By The Nation
Partnered by WildAid and the Zoological Park Association, the-month-long campaign consists of a series of video messages and posters displayed at the zoos’ facilities, as well as on social media, until May 10.
The six participating zoos are Ching Mai Zoo, Khao Kheow Open Zoo, Khon Kaen Zoo, Nakhon Ratchasima Zoo, Songkhla Zoo and Ubon Ratchathani Zoo.
In the video produced by DreamWorks Animation, Po, the protagonist from the popular “Kung Fu Panda” series, proclaims, “when the buying stops, the killing can too”, as he helps defend elephants from being killed for their ivory, rhinos for their horns, lions and tigers for their bones and skins, and pangolins for their scales and meat.
He helps remind us that the “big guys” still need our help.
Benjapol Nakprasert, director-general of the Zoological Park Organisation, on Tuesday said that each of the agency’s accredited facilities operate with the vision to be a green zoo meeting international standards, and to serve as a wildlife preservation facility and a source that educates the public about the importance of wildlife to the environment.
The organisation hopes the campaign will raise awareness among hundreds of thousands of zoo visitors over the impact of illegal wildlife trade and dissuade them from purchasing illicit wildlife products, he added.
“Through this partnership, we can inspire the next generation of conservationists, who can help end the illegal wildlife trade,” said Peter Knights, chief executive officer of WildAid.
Wildlife crime is a multi-billion dollar global industry primarily driven by consumer demand for products made from animal parts.
According to USAID Wildlife Asia’s June 2018 study, “Research on Consumer Demand for Ivory and Tiger Products in Thailand”, among the general Thai population, 2 per cent own or use ivory parts or products and 1 per cent own or use tiger parts or products.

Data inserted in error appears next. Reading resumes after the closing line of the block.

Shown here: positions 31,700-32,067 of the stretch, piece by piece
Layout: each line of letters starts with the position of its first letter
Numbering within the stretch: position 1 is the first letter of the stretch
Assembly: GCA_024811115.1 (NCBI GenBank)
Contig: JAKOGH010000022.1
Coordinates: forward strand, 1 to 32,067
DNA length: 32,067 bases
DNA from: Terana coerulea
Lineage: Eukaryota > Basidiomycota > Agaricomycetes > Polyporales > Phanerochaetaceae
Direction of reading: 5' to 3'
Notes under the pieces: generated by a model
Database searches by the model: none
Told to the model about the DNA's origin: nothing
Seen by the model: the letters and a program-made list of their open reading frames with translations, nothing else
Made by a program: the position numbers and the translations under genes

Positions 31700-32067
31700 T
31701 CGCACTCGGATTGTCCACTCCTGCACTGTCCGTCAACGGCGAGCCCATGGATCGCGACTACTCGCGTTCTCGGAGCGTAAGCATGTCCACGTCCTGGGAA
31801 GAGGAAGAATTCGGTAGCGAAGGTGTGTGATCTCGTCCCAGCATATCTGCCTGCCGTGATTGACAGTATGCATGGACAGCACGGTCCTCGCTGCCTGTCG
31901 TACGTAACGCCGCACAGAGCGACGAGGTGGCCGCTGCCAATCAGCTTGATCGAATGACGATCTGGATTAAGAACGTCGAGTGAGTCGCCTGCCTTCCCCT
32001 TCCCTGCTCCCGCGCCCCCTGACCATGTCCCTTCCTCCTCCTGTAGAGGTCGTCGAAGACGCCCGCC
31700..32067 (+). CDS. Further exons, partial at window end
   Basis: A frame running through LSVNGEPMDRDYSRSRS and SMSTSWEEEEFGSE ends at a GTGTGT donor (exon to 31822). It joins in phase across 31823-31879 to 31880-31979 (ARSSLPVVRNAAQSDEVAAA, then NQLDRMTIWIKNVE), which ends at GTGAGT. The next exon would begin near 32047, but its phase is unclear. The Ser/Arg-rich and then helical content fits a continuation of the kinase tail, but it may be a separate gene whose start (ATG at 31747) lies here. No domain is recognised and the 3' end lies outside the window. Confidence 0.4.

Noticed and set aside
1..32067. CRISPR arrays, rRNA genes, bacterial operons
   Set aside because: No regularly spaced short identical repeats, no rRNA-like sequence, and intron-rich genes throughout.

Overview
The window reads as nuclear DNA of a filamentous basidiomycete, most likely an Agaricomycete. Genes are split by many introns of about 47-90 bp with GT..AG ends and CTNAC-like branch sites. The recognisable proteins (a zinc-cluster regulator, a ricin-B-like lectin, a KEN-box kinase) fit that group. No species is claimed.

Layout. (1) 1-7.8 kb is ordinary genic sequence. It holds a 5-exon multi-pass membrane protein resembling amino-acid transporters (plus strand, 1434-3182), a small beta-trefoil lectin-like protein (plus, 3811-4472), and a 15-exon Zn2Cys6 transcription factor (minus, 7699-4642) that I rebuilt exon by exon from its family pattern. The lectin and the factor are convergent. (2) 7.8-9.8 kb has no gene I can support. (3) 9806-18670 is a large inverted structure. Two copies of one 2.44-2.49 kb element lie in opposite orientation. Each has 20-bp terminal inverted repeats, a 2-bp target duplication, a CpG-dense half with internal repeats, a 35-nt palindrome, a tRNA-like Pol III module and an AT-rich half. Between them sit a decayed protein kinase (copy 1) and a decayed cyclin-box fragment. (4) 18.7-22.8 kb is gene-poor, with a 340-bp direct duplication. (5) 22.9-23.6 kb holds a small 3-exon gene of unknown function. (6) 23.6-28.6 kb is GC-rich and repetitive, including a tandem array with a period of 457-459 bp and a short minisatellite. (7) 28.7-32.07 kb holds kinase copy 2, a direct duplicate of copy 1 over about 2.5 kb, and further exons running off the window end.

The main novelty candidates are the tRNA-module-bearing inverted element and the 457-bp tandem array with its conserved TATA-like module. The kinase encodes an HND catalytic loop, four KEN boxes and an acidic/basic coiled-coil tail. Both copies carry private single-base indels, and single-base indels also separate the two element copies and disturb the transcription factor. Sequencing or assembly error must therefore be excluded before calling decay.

While the proportions are low, this consumer segment significantly drives the local market.
The most common ivory products purchased or owned are accessories or jewellery.
For tigers, the most popular products are spiritual items and amulets, the study found.
Meanwhile, at the height of the recent poaching epidemic, up to 33,000 elephants were killed each year in Africa to supply an insatiable demand for ivory in Asia, according to the same study.
An estimated 420,000 remain in the wild today, reduced from a population of 1.2 million in 1979.
A century of poaching and habitat destruction has also decimated the global tiger population, which has declined from 100,000 to an estimated 3,800.
Tigers’ overall geographical range has been reduced by 93 per cent, and three out of nine subspecies have already become extinct.
Despite international legal protections, around 150 wild tigers are killed annually to satisfy the demand for illicit products, the study found.